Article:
Iranian President Ebrahim Raisi on Sunday “welcomed” an invitation from Saudia Arabia’s King Salman to visit the country, an Iranian official said.
“In a letter to President Raisi… the King of Saudi Arabia welcomed the deal between the two brotherly countries, [and] invited him to Riyadh,” Mohammad Jamshidi, the Iranian president’s deputy chief of staff for political affairs, wrote on Twitter.
Also on Sunday, Iranian Foreign Minister Hossein Amirabdollahian said that Tehran had suggested three locations for a meeting with his Saudi counterpart.
“An agreement was reached two months ago for Iranian and Bahraini technical delegations to visit the embassies of the two countries,” he said. “We hope that some obstacles between Iran and Bahrain will be removed and we will take basic steps to reopen the embassies,”
Iran and Saudi Arabia agreed to re-establish relations and re-open embassies on March 10 in a deal brokered by China.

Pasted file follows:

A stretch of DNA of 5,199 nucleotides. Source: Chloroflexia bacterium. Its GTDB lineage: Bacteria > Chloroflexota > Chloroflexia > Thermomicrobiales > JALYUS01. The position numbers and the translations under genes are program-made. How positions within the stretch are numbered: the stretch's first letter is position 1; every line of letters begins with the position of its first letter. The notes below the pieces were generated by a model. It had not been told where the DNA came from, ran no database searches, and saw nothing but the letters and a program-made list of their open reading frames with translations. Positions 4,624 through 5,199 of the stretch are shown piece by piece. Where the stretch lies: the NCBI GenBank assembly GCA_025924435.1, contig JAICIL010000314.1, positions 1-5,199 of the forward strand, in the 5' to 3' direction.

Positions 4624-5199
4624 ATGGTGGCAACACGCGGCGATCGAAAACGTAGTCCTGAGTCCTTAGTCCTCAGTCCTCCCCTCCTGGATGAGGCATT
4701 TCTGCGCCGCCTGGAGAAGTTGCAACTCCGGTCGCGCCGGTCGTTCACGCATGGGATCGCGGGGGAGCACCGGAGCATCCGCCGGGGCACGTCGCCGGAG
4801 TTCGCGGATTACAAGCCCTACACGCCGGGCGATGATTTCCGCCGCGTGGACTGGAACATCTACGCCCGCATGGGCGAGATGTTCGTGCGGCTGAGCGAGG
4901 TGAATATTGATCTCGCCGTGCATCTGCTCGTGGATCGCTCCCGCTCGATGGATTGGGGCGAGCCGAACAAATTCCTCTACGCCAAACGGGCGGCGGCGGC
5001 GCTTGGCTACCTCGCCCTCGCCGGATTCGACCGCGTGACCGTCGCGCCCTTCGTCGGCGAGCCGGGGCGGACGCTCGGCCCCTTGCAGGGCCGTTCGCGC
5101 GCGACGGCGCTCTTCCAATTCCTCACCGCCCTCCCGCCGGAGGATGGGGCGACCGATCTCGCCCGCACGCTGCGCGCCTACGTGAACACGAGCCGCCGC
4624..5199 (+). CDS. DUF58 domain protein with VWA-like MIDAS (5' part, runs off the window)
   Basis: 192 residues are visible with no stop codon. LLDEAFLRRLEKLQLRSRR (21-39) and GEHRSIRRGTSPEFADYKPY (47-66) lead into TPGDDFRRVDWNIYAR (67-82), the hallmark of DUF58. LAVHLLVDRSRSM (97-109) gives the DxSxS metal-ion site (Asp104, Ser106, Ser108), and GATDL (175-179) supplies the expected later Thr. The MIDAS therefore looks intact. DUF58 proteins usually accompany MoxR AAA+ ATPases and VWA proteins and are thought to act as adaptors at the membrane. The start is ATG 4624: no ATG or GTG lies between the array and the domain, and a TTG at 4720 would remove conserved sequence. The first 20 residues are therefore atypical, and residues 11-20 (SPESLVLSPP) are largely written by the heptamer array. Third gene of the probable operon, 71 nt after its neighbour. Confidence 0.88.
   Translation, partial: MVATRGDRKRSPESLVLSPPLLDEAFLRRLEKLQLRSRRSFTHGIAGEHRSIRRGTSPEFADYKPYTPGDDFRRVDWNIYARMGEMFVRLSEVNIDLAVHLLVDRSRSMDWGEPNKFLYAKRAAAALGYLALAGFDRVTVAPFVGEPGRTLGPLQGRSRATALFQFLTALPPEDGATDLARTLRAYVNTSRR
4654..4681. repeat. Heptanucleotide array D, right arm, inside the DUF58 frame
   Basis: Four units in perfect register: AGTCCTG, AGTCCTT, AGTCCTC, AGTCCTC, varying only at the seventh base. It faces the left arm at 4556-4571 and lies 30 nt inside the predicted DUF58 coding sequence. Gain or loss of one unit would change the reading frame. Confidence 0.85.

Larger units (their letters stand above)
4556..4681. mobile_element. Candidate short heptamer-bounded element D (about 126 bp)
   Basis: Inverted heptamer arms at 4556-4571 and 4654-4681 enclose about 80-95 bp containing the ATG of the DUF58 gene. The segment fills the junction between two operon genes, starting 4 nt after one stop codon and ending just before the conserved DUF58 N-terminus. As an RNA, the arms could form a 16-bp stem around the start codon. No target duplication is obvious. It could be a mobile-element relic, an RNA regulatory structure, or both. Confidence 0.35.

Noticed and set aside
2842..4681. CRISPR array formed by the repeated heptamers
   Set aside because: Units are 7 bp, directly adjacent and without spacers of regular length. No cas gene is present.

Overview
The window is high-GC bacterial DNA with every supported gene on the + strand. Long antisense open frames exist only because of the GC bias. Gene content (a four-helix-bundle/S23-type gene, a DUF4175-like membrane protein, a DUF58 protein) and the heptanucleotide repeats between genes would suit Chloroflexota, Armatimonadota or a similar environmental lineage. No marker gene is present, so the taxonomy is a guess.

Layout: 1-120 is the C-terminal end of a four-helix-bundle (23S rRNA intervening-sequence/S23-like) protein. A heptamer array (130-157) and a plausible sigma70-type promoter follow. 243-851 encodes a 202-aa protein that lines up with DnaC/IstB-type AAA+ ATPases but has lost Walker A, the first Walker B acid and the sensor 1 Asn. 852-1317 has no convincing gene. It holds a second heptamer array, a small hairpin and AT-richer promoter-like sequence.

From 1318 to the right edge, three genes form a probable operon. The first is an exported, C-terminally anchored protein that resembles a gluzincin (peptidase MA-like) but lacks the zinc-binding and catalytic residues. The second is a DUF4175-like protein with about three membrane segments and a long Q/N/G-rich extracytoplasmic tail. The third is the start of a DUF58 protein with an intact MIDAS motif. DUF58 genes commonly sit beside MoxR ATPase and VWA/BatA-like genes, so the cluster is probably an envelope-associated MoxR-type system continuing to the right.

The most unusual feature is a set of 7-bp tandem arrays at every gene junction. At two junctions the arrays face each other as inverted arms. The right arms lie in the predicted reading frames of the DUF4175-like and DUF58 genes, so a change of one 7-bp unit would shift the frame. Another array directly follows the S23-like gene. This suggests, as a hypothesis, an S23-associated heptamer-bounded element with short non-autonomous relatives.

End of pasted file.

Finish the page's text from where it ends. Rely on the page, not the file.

The two countries have for many years vied for supremacy in the Middle East, supporting rival factions in the wars in Yemen and Syria. Saudi Arabia formally cut ties with Iran in 2016 after its embassy in Tehran was stormed over Riyadh’s execution of a Shiite Muslim cleric.
Iraq, Iran sign border deal
Meanwhile, Iraq and Iran signed a deal aimed at tightening border security, officials have said.
The agreement was announced by the Iraqi Prime Minister’s office and Iran’s Supreme National Security Council.
The deal includes coordination in protecting the common borders between the two countries, the statement said.
Iraq borders both Iran and Saudi Arabia.
Iraq and Iran fought a war for most of the 1980s with hundreds of thousands of casualties. But since soon after the fall of Saddam Hussein’s government following the US-led invasion in 2003, Iraq has been seen as being within Iran’s sphere of influence. Western countries and local opposition groups have criticized alleged Iranian interference in Iraqi politics.
Iran’s outreach towards regional rivals coincides with several months of public protests and unrest domestically, putting pressure on the authorities in Tehran.